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Archive for October, 2007

The Salt of Grading

Tuesday, October 16th, 2007

As previously mentioned, I currently TAing for Intro to Western Art. The first quiz has come and gone, leaving a trail of special moments in its wake. In anticipation of the students submitting their midterm essays on Thursday, I look back, fondly, at what I learned during the initial round of grading:

Best first sentences:

  • “History is bloody.”
  • “Every culture has images.”

Broadest Claims. Ever.

  • “Art has been the most important form of propaganda in the west for thousands of years.”
  • “Therefore, the true measure of a civilization can only be is its artwork.”
  • “We can clearly see that art is very much an uninterrupted process which amazingly is able to surpass the barriers of distance and time, and maintain a sense of continuity.”

Wish I could give creativity points:

minoan octopus flask

  • Squid Bottle
    Artist Unknown
    2000 BC
    Ancient Greece (Right. It’s actually known as the Minoan Octopus Flask, but at least we got the name of a cephalopod.)
  • “A popular theory is that [the pyramids] point to specific stars for protection of the pyramids’ contents. But perhaps there were never stars there at all. Maybe those stars are actually pharaohs that have made the full journey into the afterlife.”

In Praise of a Cheap Haircut

Tuesday, October 2nd, 2007

I think that getting a haircut may give me endorphins.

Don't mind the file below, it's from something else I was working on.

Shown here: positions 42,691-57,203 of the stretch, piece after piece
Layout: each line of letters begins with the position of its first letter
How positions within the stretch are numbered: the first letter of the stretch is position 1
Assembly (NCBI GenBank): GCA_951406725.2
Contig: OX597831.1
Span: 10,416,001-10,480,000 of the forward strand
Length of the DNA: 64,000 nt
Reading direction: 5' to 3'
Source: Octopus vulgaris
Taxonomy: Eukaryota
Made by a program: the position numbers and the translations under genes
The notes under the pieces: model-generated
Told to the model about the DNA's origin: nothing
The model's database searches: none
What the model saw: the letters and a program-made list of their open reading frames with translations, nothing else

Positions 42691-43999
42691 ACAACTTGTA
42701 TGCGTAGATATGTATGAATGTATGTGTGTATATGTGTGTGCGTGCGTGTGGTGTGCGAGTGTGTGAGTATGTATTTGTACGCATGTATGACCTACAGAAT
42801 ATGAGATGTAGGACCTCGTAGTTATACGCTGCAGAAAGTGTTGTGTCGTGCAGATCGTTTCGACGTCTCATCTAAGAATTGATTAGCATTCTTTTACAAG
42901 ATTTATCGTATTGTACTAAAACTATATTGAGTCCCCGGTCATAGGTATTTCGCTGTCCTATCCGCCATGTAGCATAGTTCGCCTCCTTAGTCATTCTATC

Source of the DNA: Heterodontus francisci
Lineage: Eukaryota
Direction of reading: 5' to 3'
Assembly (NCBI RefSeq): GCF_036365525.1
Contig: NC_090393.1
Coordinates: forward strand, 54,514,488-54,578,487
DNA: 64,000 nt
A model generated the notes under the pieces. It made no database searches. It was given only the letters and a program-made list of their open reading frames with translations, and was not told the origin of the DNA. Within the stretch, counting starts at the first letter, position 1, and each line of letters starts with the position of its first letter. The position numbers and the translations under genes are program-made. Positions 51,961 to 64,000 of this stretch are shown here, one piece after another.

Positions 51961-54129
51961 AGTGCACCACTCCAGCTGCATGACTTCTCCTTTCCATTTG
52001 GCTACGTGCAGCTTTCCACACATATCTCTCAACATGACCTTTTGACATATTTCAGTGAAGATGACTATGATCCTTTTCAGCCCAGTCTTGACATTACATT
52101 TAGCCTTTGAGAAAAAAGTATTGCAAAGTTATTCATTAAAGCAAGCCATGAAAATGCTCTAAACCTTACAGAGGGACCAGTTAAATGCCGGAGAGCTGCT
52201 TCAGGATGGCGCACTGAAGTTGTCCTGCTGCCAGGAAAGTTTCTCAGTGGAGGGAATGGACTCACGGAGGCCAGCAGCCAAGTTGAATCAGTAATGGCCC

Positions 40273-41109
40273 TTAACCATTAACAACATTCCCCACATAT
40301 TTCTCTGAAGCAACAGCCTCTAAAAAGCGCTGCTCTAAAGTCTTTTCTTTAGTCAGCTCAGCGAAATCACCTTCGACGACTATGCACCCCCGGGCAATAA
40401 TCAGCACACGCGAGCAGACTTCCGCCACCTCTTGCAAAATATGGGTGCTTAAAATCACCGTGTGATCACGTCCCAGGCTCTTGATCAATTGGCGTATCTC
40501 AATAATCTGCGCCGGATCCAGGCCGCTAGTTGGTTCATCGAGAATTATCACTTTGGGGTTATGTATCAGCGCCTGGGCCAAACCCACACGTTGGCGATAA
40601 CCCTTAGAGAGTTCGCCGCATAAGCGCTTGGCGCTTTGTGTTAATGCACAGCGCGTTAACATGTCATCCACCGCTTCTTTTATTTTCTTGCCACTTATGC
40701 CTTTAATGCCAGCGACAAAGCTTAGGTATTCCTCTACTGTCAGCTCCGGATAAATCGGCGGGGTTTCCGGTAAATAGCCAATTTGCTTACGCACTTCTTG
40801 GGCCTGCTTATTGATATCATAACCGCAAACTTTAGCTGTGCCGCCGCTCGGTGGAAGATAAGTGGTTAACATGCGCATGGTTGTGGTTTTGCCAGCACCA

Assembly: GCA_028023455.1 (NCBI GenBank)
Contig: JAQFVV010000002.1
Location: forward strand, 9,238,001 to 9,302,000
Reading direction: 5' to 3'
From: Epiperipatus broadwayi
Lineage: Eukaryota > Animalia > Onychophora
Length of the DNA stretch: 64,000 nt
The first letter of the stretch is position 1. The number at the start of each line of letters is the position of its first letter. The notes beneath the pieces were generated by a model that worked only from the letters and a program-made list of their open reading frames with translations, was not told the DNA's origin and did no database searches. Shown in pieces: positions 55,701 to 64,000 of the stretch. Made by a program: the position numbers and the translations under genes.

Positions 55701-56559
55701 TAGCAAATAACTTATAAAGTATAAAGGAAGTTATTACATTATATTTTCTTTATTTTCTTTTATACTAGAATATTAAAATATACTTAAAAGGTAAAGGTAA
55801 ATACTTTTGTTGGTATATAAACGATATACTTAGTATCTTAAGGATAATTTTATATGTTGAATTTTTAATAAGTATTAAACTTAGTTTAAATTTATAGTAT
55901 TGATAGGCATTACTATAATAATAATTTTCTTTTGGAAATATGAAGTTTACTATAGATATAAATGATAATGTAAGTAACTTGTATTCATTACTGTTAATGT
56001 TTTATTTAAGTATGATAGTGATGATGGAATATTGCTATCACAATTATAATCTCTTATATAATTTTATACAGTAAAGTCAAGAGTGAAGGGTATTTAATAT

Due to a potent combination of my inner stinginess, my massively heavy hair, and my predilection for changing my look, I have become something of a Great Clips devotee. No appointments, no pinch on the pocketbook, and absolutely no guarantee that you’ll like what you get. Having sat through a couple of really awful, fairly expensive haircuts as well as some really wonderful, fairly cheap ones, I decided that I rather like the thrill of the inexpensive unknown.

haircut front haircut side

The uncertainty of the outcome is framed ironically in a strange ritual of certainties. The stylist will always tell me that I have a lot of hair. I will always ask the stylist to razor the ends of this abundance. I will always ask for the back to the be stacked. The stylist will always reinterpret that request according to her own particular sense of geometry. The stylist will always reiterate that I have a lot of hair. I will always assure her that I am aware of this fact. In the end, some amount of my hair covers the salon floor like a sad rug. The stuff remaining on my head is appraised, and I pay $15 plus some indeterminate tip.

It’s a $15 hair lotto, and when I win, it rocks.